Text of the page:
From The Theme
PUBLISH ON DEMAND
What if active engagement in building stories of history helped students evaluate the sources of information and better understand the perspectives from which history is written?
WHAT WE SET OUT TO DO
We recast the history textbook as an edited on- demand, collaborative collection of historical narratives. Through a curriculum based on primary documents and student-constructed digital stories for tablet computers, we set out to build a use case to help schools, museums, libraries and media companies empower the educational development of young people and educators by using primary- source documents and interactive technology.
WHAT WE FOUND
High school students accessed our database of original videos, images and text to build their stories; they discussed the perspective taken by their choice of documents and explored how selecting alternative documents could change the story. With strong support from the teacher and school in which the pilot was conducted, the research team evaluated learning outcomes. We successfully demonstrated the requirements and feasibility for an on-demand digital history textbook.
mediaX Research Project Update, Fall 2013
mediaX Research Update, Fall 2013
PEOPLE BEHIND THE PROJECT
Sam Wineburg is the Margaret Jacks Professor of Education and of History (by courtesy), is the founder and Executive Director of the Stanford History Education Group and Stanford’s Ph.D. program in History Education. Current research includes: new forms of assessment to measure historical understanding, the creation of Web-based environments for the learning and teaching of history and a longitudinal study on the development of historical consciousness among adolescents in three communities.
Laura Moorhead is a doctoral student in the Learning Sciences & Technology Design program at Stanford’s Graduate School of Education. Her research interests consider the design and structuring of information, particularly in regard to primary source material, research, and scholarship. She works to improve educational practice in the areas of primary sources and technology and to help people find new ways of combining critical literacy and open access.
Molly Bullock is a doctoral student in the Learning Sciences & Technology Design program at Stanford’s Graduate School of Education. Her research interests include the integration of Design Thinking into K-12 education, particularly the emerging utility of the design process relative to the Common Core State Standards in Language Arts and Mathematics. Molly is also interested in the role of technology in K-12 mathematics instruction, particularly the affordances of interactive technologies and what makes them similar and different from current non-digital classroom practices and interventions.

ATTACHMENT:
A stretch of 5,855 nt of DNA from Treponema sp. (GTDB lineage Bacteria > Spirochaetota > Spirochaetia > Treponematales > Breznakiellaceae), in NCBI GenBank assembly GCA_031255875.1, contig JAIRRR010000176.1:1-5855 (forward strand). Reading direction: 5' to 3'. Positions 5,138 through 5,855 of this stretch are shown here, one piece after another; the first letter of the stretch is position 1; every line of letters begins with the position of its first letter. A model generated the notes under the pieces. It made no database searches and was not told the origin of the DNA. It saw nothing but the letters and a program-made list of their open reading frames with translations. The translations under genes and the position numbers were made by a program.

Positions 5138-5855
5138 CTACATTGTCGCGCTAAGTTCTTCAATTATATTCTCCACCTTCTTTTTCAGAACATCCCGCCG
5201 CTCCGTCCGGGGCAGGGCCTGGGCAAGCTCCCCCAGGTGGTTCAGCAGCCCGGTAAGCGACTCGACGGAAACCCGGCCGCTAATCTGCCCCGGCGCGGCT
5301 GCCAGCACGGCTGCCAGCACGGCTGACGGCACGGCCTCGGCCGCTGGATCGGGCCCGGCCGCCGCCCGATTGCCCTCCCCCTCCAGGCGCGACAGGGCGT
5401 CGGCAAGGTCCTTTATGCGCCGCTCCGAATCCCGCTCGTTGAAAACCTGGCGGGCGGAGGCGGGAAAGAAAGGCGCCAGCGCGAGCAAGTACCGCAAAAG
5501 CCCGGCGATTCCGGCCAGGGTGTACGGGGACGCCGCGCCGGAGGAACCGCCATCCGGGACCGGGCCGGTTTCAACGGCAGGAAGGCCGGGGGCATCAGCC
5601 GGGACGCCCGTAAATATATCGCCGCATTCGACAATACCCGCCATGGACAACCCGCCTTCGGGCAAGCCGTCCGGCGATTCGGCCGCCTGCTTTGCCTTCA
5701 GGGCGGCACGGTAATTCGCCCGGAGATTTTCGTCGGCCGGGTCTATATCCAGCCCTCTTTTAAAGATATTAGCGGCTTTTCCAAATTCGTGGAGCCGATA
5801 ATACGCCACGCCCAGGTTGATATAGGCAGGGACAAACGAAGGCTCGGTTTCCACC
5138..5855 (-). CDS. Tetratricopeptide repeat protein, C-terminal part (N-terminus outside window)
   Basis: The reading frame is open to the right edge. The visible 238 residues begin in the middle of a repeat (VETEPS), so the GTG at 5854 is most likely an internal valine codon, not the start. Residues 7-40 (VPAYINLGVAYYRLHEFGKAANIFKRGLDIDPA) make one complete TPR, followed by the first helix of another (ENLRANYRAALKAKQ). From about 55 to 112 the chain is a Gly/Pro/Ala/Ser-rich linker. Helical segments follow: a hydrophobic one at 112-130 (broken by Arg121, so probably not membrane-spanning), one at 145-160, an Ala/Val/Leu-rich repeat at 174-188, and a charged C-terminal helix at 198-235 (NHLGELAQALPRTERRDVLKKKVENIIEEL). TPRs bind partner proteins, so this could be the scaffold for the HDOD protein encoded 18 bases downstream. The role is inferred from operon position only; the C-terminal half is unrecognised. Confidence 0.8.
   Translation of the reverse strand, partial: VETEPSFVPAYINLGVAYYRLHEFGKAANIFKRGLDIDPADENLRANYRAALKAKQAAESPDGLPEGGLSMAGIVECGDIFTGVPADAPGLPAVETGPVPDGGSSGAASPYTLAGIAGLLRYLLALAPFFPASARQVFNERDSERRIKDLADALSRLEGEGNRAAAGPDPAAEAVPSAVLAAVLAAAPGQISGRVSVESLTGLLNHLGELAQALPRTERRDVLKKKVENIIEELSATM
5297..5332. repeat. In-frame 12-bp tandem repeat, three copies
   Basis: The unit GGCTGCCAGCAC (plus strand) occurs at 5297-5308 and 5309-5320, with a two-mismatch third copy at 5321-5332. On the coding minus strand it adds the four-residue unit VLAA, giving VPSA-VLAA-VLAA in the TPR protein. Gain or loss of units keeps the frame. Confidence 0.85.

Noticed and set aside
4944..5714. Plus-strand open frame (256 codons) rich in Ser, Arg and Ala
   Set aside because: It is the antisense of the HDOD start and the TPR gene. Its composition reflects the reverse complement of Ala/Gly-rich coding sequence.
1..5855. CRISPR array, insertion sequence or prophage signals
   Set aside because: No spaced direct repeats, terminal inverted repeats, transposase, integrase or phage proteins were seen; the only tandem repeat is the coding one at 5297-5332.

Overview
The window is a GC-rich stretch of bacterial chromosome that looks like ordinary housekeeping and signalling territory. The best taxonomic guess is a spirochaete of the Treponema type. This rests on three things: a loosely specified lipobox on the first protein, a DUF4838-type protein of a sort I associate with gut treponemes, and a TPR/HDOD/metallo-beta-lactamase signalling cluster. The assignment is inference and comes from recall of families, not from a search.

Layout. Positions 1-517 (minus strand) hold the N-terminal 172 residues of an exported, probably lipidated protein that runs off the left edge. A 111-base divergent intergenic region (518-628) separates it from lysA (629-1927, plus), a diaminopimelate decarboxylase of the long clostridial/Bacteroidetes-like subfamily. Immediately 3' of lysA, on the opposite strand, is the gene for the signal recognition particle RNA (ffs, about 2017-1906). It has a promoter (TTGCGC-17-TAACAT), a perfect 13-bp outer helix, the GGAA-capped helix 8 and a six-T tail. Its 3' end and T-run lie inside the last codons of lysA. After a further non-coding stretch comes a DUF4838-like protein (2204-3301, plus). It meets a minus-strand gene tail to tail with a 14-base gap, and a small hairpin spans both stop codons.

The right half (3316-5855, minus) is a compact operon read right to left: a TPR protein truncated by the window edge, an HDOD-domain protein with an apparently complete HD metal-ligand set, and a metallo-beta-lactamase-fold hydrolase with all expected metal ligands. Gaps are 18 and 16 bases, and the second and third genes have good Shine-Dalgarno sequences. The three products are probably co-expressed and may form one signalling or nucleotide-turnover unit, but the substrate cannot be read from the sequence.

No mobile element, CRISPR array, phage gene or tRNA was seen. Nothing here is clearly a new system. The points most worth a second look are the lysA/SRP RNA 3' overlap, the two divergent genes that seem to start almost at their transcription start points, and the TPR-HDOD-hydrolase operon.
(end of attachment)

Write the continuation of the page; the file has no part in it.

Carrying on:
Jeremy Jimenez is a Ph.D. Student at Stanford’s Graduate School of Education. His current research focuses on the development of empathy towards marginalized individuals and communities in history curriculum and pedagogy by examining hundreds of cross-national social studies textbooks during the past century as well as contemporary pedagogical practices in U.S. history classes. He also helps U.S. high school students develop their historical thinking and media literacy in authoring their own digital history textbooks.
Paul Franz is a doctoral student in the Learning Sciences & Technology Design program at Stanford’s Graduate School of Education. He’s currently interested in the way that technology is reshaping higher education, especially pedagogy and curriculum. For example, how will teaching in traditional humanities disciplines map onto the broad and open-access models that are becoming increasingly common in computer science and engineering?
Max Alexander leads the instructional design team at General Assembly in New York City. He received hi PhD from Stanford’s Graduate School of Education. He’s interested in creating engaging and innovative online learning experience, as well as how to blend the best of “offline” and “online” education, along with synchronous and asynchronous learning experiences.